The Nasher Sculpture Center has announced the launch of Nasher Windows, a new series of installations sited inside the Nasher’s Flora Street vestibule entrance. The exhibited sculptures can be viewed through the windows from the outside, and feature North Texas-based artists exposure and the public a way to accessible art while the building is closed. The series will swap out weekly until the museum resumes normal operating hours, from Friday to Wednesday.
The Nasher’s curatorial team — Jed Morse, Catherine Craft and Leigh Arnold — will select a roster of early- and mid-career North Texas artists with especial interest in site-specific work or work made for exhibitions previously scheduled in other art spaces but cancelled due to the pandemic lockdown. The first Nasher Windows exhibition will be viewable beginning Friday, May 22 and run until Wednesday, May 27 and feature Deviled Egg and Okra Column by Dallas-based artist Tamara Johnson. Johnson’s work was slated for exhibition at the Dallas art space ex ovo before the show was cancelled due to the COVID-19 pandemic.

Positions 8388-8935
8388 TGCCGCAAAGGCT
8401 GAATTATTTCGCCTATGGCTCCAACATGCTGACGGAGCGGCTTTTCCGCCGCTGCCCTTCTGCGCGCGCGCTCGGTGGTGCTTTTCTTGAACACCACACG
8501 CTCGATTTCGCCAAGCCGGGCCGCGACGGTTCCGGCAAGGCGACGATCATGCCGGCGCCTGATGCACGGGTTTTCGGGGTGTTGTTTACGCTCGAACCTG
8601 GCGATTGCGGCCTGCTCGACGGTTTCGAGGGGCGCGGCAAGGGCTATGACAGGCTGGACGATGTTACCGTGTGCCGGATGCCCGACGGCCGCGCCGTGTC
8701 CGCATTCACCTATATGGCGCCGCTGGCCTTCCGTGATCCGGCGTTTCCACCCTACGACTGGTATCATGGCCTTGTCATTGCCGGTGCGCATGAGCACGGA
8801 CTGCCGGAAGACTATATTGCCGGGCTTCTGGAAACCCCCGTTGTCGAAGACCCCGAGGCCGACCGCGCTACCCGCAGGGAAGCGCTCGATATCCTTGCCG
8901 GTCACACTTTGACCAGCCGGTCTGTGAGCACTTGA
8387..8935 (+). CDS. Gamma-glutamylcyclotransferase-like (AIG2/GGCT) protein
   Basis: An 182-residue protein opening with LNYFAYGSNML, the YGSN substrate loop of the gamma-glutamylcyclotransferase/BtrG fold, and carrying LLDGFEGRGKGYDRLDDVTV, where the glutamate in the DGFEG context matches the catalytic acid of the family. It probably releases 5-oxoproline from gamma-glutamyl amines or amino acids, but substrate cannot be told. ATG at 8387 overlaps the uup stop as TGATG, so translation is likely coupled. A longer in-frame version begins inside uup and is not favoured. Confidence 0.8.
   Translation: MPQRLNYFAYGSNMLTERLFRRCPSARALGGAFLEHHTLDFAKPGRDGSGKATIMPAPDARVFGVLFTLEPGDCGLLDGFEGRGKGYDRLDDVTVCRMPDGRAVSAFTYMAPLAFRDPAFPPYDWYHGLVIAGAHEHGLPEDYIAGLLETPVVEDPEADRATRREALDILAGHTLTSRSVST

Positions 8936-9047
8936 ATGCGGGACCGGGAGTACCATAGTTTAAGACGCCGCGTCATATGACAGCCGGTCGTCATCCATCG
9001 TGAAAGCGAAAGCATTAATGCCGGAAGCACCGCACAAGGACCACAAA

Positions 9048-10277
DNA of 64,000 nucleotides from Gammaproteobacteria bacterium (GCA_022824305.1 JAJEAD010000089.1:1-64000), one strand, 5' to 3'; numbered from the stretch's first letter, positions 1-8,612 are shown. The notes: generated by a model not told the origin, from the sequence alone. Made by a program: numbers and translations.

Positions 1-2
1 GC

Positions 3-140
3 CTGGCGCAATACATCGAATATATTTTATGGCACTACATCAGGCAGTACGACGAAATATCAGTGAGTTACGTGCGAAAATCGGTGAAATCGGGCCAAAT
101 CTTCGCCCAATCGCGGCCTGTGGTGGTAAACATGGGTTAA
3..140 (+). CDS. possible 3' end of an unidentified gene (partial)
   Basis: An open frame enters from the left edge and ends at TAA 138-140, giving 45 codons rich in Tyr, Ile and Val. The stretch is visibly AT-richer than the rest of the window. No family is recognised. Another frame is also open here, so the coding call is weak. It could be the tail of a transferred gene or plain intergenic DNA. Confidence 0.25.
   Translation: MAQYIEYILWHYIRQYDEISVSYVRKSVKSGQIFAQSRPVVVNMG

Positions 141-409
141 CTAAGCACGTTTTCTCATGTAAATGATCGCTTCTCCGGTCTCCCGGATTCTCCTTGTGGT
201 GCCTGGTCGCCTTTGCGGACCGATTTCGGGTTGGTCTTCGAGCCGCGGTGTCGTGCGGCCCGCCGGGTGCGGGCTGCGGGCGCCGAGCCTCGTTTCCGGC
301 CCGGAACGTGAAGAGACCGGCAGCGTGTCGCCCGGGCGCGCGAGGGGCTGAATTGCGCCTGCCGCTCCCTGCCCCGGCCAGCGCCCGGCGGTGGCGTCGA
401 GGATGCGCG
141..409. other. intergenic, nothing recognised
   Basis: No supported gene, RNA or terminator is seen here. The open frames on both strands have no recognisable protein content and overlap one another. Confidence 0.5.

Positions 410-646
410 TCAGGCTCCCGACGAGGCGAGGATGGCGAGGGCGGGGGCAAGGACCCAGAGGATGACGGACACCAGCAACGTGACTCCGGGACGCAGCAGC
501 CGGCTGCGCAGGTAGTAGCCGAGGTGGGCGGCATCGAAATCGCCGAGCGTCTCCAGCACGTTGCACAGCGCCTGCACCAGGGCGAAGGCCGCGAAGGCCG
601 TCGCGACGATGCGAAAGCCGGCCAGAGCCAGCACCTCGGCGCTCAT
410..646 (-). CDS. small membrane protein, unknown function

Since moving back to Texas in 2018, Johnson says her work “has shifted to explicitly focus on a more personal iconography — my relationship to the South and the ways in which my (temporary) body moves and works within this familiar, yet unfamiliar landscape. Each of these works explore a personal terrain, embedding meaning in foods I associate with my upbringing, like deviled eggs, picked okra and Rotel. These items become condensed bouillon cubes of material meaning, holding vulnerability, sexuality, and humor in a delicate balance.”
The second installation, by Xxavier Edward Carter, will open May 29. It is titled Start Livin’ in the New World, a name pulled from the hip hop band The Roots. The work on view will be a collaged tapestry of paper receipts and the flotsam and jetsam of consumer culture, all bound together and suspended from a magnolia branch (pictured right).
“During this time of crisis, before we can reopen the Nasher doors to the public, we are compelled to imagine new ways to show art to our local audiences, and to give our region’s artists a space to show their work,” director Jeremy Strick said in a statement. “We are grateful that the beautiful building Renzo Piano designed affords us the opportunity to offer our front windows for this series of exhibitions. We hope that the effort contributes to our community’s healing, well-being and enrichment.”
— Arnold Wayne Jones